Tagged with: Cerebral Palsy coach disability exercise goals health Healthcare Professionals Physical Activity
The Associated Press published an online article from the National Association of Physical Activity and Health, (http://napah.ca/asp/news/articles/women_who_exercise_mirrors_feel_worse.asp), which cited studies that indicate mirrors in workout settings can have a negative influence on how women feel and view themselves. The article did not focus on women with disabilities. Kerry Wiley working with James House, III
Yet, when I read the article, I thought about the wall of mirrors in the fitness center I attend.
During my workouts, I am challenging the limits of my body, how I view my body, and my capabilities. Frequently I work with my Movement Specialist in a studio. The room has an entire wall covered with mirrors. The mirrors are there to help clients improve their technique. When I start my workout, I turn away from the mirrors. I do not want to see myself when I exercise. I feel when something goes wrong, such as having my legs go into spasms from an exercise, I do not need or want to see the visual effects of the leg spasms or some other “dysfunction.”
When I am in session, I am using every ounce of energy and concentration I have to accomplish the assigned task and exercise. I am giving everything I have physically and psychologically to defy the spasticity and other challenges related to my Cerebral Palsy. In these moments, I only see the goal I am working towards— to walk without assistive devices. I do not see what the mirrors show, the asymmetries, imbalances, or “dysfunctions” of my body.
A 2005 study noted that “women with disabilities ages 19 to 60 negatively evaluate their bodies.”[i] Studies have also shown that “exercising in mirrored environments produces negative feelings in sedentary women who exercise alone or in the presence of others.” [ii]
When I pay attention to the mirror image in the studio, my feelings about myself often change. I experience a heightened sense of self-consciousness. If I have successfully completed the instructions or exercises given by my Movement Specialist, I’m okay with the reflection in the mirror. If I have not been successful in my program, the feelings of frustration and disappointment multiply when I see my reflection and what appears to so many as my physical “dysfunctions.”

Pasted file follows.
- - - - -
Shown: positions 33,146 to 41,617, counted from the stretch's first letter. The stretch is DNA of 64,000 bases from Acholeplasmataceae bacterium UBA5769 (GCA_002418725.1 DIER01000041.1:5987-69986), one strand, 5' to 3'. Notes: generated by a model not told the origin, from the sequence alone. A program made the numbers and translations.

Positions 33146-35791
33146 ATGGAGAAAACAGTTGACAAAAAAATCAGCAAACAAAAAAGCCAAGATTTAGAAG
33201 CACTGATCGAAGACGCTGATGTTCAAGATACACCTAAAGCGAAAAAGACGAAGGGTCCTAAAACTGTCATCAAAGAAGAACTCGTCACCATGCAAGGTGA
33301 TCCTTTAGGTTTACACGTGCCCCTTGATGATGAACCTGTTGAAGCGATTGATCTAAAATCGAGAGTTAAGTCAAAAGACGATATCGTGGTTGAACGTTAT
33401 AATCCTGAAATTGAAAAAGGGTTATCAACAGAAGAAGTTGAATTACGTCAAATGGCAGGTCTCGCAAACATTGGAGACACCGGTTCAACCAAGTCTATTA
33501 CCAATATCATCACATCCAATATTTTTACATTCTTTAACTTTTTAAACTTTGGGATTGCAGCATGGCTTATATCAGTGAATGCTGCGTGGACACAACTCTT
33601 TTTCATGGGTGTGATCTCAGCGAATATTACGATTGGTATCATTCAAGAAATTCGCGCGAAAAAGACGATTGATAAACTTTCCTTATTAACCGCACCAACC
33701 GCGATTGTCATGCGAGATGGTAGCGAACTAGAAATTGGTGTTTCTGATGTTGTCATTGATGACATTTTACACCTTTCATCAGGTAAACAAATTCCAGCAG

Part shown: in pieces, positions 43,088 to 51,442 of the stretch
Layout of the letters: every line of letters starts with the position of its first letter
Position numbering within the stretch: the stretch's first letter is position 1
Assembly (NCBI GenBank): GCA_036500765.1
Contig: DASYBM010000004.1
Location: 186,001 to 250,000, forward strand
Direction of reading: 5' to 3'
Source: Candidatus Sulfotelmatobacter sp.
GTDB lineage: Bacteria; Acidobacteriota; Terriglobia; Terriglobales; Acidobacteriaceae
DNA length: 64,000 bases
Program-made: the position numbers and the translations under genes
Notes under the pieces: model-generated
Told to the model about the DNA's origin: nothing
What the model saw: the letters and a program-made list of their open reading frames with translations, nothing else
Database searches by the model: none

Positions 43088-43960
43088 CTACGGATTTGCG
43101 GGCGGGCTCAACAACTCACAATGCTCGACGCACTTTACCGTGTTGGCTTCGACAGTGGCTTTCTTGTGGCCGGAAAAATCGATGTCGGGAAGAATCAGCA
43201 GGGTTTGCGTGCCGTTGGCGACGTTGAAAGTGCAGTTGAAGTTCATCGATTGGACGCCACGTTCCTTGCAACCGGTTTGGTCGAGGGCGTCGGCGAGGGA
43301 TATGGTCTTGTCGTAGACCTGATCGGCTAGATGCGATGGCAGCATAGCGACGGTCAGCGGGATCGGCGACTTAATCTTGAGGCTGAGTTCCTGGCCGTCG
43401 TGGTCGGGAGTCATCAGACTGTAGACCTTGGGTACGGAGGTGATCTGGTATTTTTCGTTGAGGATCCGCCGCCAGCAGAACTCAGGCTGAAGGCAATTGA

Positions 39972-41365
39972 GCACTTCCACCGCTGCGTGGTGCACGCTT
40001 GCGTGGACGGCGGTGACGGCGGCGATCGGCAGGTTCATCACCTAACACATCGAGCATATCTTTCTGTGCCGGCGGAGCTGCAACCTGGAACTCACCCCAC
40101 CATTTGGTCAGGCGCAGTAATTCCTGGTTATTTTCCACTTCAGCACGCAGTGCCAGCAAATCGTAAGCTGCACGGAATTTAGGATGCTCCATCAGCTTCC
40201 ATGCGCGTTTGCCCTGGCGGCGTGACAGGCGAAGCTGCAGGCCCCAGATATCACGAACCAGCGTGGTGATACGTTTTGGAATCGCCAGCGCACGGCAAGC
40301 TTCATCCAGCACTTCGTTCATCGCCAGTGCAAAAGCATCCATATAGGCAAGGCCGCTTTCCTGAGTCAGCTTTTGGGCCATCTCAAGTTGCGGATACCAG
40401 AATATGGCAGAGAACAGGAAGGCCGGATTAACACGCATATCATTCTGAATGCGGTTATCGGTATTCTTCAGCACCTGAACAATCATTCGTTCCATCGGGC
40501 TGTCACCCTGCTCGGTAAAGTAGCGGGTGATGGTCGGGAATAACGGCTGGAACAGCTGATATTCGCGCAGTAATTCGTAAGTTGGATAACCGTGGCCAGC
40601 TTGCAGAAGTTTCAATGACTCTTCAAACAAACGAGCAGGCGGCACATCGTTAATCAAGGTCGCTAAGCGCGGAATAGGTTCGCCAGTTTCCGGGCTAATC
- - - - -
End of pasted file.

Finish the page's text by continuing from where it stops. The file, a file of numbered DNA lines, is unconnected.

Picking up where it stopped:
The Movement Specialist I work with often prompts me to look into the mirror to view a specific body position or stance, and copy the corrections they illustrate, all with the intent of having me learn a new pattern or technique. Sometimes when I look into that mirror, I fail to see the alteration or improvement. Instead I see the physical limits of my movements. I become sidetracked and am forced to see how far I have to go or discover another new hurdle to overcome.
Should mirrors be in fitness centers? Given the choice, I would remove all of the mirrors from the fitness center I attend. I work hard to safeguard the image I hold of myself away from the mirrors; the reflection I see is one without imbalances, asymmetries, and dysfunctions. One day I may come to value the use of mirrors as a tool in my fitness program. For now, I am a woman giving everything she has towards achieving a personal goal, and I will continue ignoring the wall of mirrors.
[i] Reel, Justine J.; Robert Bucciere,. “Ableism and body image: conceptualizing how individuals are marginalized. (NAGWS Position Paper)(Report).” Women in Sport & Physical Activity Journal. American Alliance for Health, Physical Education, Recreation and Dance (AAHPERD). 2010.
[ii] Martin Ginis, K. A., Burke, S. M., & Gauvin, L. (2007). Exercising with others exacerbates the negative effects of mirrored environments on sedentary women’s feeling states. Psychology and Health, 22, 945-962.
Martin Ginis, K. A., Jung, M. E., & Gauvin, L. (2003). To see or not to see: Effects of exercising in mirrored environments on sedentary women’s feeling states and self-efficacy. Health Psychology, 22, 354-361.